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September 16, 2008

Et cetera

Brian Vickers is one of the foremost writers on Shakespearean authorship. Just thought I'd share this quick quote from his Shakespeare, Co-Author (OUP, 2002):

The Witch of Edmonton: A known true Story. Composed into A Tragi-comedy By divers well-esteemed poets; William Rowley, Thomas Dekker, John Ford, etc. (1658) - scholars could have done without the 'etc'.

His drollness did raise a laugh, but it also demonstrates one of the key problems facing anyone trying to investigate the authorship of Renaissance drama. The 'author' as a concept was only just starting to come into prominence. Published quartos would usually have the theatre company, and often the venue at which it was performed, but the author himself was something of an optional extra. It seems alien to us in an age where the author is usually the most important part of any kind of publication, in an age of intellectual copyright and our obsession with oeuvres of work. It's refreshing to imagine a time when the play was indeed 'the thing', rather than the man or men behind it, and it's particularly heartening to think of Shakespeare as just one of several of these men. However, it's also deeply frustrating to be confronted repeatedly with the blank slate of "etc", if even that.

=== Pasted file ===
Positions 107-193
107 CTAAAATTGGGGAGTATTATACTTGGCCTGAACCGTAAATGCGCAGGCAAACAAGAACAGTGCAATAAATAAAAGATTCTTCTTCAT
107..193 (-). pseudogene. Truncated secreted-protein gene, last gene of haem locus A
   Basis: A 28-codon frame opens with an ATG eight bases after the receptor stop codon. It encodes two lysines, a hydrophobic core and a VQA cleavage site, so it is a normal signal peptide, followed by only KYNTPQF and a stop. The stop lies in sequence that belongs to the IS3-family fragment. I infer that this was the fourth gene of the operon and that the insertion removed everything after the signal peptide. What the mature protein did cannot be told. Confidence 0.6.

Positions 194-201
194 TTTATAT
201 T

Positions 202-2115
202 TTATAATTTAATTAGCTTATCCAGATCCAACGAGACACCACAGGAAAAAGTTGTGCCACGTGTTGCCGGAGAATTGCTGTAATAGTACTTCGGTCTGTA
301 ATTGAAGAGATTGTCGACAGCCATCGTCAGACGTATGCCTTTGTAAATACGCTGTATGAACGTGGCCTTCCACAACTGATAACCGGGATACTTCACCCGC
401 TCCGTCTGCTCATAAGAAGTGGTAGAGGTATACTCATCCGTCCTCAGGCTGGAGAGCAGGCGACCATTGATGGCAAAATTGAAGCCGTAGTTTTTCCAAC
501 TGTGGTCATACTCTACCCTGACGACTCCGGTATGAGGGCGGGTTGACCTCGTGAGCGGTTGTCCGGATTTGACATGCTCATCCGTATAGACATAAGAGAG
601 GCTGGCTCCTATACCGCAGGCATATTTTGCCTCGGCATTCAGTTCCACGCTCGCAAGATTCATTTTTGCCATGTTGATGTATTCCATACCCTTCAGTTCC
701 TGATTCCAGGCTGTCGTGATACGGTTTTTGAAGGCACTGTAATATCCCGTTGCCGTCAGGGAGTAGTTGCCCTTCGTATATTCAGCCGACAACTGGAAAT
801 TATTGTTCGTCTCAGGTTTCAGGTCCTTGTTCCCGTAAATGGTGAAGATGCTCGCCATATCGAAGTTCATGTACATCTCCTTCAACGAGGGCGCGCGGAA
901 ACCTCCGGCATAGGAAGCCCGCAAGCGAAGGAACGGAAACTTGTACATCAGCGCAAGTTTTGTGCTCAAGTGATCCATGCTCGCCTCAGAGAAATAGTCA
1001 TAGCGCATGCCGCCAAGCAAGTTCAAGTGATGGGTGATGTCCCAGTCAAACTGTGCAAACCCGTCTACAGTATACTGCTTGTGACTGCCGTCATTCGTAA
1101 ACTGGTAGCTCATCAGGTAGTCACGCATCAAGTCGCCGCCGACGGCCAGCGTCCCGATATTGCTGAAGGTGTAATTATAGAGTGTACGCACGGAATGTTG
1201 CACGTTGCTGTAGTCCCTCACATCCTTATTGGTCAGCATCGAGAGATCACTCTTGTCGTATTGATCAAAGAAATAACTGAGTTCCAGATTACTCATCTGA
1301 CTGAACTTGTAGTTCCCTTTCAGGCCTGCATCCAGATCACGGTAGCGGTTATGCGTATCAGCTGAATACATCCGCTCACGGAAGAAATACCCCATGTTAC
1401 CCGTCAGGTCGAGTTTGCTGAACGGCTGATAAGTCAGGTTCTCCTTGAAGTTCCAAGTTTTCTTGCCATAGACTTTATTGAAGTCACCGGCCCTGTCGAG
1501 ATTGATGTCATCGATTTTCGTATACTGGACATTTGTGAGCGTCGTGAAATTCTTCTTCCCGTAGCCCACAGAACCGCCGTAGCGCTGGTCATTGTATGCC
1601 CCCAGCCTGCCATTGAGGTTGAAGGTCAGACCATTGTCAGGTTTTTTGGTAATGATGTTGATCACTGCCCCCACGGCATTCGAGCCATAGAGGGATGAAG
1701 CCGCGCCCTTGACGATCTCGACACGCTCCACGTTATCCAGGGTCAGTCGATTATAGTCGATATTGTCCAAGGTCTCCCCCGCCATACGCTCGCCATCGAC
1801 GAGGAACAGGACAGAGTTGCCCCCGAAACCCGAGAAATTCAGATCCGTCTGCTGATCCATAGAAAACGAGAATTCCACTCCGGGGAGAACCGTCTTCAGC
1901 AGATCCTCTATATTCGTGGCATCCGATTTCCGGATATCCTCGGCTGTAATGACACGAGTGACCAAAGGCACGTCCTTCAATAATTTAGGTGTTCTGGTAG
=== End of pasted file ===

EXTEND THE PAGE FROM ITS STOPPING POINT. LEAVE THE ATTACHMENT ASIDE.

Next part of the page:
We're in the business of reconstructing a time and place that are long and far distant. It's a foreign country, as they say - they do things differently there. We've got enough to go on to make a decent crack at working out what happened, and who was responsible for what, but at some level we will always be reliant on best guesses and educated conjectures. I think, though, that's part of the reason that this field holds so much fascination for me and for others. I'm intrigued and challenged by the mystery of the 'etcs.', the fact that we will never know with 100% certainty exactly who they were.

Title page for The Witch of Edmonton (1658)


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I’m Peter Kirwan, a final year doctoral student in the English Department at Warwick, and this is my PhD blog.


Conferences, reviews, articles, thoughts and links relating to my interests in the Shakespeare apocrypha, early modern drama, authorship and performance.

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